Hgb Wayne, a rare hemoglobin variant, is a mutation first discovered in 1976 in a 7-year-old Michigan boy with Fanconi’s anemia and subsequently in multiple generations of his family (maternal grandmother, mother, maternal aunt, and maternal uncle). Subsequently, it was seen in a 9-month old child in Georgia, who had three family members as carriers [8,9]. While, the prevalence of this hemoglobinopathy is still unknown [3,10], a study by Szuberski et al identified 62 cases in the United States over a 16 year period [11]. Like most hemoglobinopathies, Hgb Wayne is often clinically silent, not even causing anemia [5,6,12]. Its clinical importance arises from the ability to significantly and falsely elevate Hgb A1c values, thus impacting provider decision making regarding medication choice and dosage. Below are described two cases of related patients diagnosed independently by different providers within the same practice.


Case 1

A 59-year-old male without significant medical history presented to discuss elevated blood pressures at home. He noted headaches but otherwise felt well. The exam was normal except for a body mass index of 32 kg/m2 and blood pressure of 140/100. An antihypertensive medication was initiated along with advisement to lose weight. Fasting lipid testing revealed elevated total cholesterol of 256 mg/dL, triglycerides of 249 mmol/L and LDL of 174 mg/dL. While his fasting sugar was 96 mg/dL, his HgbA1C was 10.7%. Both metformin and a statin were initiated, and he was referred to diabetic education, advised to check glucose readings at home, and scheduled for a short interval follow up. During his next visit, he reported tolerating metformin, losing 20# through dietary changes, and monitoring his fasting glucose reading, the highest of which was 121.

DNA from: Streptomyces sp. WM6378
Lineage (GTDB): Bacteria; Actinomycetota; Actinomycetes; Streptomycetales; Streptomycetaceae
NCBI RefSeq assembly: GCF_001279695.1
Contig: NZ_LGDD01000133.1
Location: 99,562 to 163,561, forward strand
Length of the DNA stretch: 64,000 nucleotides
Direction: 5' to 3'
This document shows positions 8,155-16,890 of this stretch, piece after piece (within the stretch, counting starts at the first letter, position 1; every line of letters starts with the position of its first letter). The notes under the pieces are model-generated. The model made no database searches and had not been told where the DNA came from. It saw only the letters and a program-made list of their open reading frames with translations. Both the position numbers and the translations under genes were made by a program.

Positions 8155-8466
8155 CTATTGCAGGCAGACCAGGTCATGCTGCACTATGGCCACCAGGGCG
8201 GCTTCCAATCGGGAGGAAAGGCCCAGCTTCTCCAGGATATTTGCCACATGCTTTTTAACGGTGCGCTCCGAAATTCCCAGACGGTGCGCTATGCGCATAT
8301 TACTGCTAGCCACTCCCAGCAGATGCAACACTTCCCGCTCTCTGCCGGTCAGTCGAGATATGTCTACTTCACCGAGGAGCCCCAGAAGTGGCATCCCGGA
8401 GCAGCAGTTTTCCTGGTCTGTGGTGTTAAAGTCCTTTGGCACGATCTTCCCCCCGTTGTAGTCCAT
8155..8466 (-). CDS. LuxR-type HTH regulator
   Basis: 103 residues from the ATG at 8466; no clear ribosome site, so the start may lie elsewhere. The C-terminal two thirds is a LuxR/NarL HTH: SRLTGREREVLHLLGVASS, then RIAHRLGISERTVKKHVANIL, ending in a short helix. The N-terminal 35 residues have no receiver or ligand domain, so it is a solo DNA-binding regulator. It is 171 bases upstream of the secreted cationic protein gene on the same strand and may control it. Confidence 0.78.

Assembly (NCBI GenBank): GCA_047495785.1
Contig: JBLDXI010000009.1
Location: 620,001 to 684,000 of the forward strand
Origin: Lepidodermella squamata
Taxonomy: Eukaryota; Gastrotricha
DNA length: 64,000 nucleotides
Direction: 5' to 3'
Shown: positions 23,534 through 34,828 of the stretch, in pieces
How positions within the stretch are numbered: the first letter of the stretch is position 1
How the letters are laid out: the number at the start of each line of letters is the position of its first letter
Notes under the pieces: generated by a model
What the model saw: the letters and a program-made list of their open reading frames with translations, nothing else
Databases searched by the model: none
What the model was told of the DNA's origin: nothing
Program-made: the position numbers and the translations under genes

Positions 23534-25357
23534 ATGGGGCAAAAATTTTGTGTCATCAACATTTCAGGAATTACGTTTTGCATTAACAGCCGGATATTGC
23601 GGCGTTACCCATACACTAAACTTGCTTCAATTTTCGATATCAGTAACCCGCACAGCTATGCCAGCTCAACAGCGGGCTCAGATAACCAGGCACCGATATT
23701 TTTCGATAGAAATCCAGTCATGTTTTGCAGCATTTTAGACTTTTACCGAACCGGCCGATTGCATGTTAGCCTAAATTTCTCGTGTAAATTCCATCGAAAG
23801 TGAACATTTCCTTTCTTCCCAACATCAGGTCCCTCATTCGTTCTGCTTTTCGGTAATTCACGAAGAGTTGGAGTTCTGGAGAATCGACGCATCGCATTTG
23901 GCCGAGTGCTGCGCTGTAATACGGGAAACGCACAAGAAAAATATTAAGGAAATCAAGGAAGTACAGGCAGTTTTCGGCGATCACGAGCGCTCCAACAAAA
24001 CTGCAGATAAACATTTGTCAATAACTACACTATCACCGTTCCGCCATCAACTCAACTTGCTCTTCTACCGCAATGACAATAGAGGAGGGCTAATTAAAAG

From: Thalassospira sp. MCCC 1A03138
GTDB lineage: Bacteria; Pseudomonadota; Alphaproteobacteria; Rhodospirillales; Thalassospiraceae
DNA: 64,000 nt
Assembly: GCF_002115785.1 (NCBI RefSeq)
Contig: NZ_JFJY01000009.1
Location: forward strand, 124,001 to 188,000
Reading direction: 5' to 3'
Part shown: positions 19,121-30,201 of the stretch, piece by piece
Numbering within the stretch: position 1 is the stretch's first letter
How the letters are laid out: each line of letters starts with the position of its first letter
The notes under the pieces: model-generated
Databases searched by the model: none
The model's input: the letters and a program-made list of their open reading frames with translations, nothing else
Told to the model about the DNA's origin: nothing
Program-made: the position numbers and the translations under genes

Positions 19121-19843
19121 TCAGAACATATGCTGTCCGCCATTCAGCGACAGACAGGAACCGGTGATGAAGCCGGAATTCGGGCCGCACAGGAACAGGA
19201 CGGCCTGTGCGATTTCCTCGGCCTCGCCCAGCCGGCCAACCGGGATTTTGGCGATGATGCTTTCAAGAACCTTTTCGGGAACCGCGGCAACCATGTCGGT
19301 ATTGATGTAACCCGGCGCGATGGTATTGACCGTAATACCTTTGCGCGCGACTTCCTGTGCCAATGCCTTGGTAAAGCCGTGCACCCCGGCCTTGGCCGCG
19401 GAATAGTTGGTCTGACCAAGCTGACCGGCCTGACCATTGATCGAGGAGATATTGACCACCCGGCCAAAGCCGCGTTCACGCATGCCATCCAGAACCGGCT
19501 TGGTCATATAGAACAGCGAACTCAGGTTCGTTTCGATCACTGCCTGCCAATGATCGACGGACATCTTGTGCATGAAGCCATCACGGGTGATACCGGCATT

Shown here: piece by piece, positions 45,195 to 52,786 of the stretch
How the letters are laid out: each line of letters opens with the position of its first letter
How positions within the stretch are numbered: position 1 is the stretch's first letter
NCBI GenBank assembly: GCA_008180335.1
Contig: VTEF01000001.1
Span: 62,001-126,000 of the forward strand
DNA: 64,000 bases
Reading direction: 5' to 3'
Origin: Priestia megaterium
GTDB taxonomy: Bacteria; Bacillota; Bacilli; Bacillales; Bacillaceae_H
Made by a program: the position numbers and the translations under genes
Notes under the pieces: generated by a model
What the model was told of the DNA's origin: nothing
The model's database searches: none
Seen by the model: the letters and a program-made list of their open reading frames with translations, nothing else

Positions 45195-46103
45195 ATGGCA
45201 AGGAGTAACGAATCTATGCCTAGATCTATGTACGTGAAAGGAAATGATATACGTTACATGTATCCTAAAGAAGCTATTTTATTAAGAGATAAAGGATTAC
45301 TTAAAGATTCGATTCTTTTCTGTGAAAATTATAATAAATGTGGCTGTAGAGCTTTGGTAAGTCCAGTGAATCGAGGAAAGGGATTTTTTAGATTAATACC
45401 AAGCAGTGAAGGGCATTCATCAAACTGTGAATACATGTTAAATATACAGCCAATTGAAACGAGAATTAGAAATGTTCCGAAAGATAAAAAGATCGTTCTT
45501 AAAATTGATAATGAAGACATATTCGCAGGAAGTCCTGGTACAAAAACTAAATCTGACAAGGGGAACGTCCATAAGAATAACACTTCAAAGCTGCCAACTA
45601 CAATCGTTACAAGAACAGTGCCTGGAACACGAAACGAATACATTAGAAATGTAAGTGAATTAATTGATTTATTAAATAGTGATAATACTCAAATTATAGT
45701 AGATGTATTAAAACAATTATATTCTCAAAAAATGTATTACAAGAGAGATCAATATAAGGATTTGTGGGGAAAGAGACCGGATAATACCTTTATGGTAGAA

Three-months later, his weight loss totaled 38-pounds but repeat HgbA1C had only decreased to 9.1 despite normal glucose readings. Given the discrepancy between his home readings and the HgbA1C, additional labs were ordered including complete blood count, iron studies, thyroid stimulating hormone and pancreatic antibodies. All were normal, but his A1C remained high on repeat test. The patient was referred to endocrinology for further evaluation. While awaiting this evaluation, low dose long-acting insulin was contemplated but he did not start this due to consistently normal sugars.

Endocrinology evaluation demonstrated normal continuous glucose monitoring and fructosamine levels. Ultimately, a Hgb electrophoresis showing Hgb Wayne variant. A repeat HgbA1c at an outside lab not using an ion-exchange High-Performance Liquid Chromatography (HPLC) immunoassay was 5.3%. To exclude the potential that this glycemic control had improved due to his metformin, a glucose tolerance test after stopping metformin was conducted to exclude the potential that this glycemic control had improved due to his medication. This was normal.

Case 2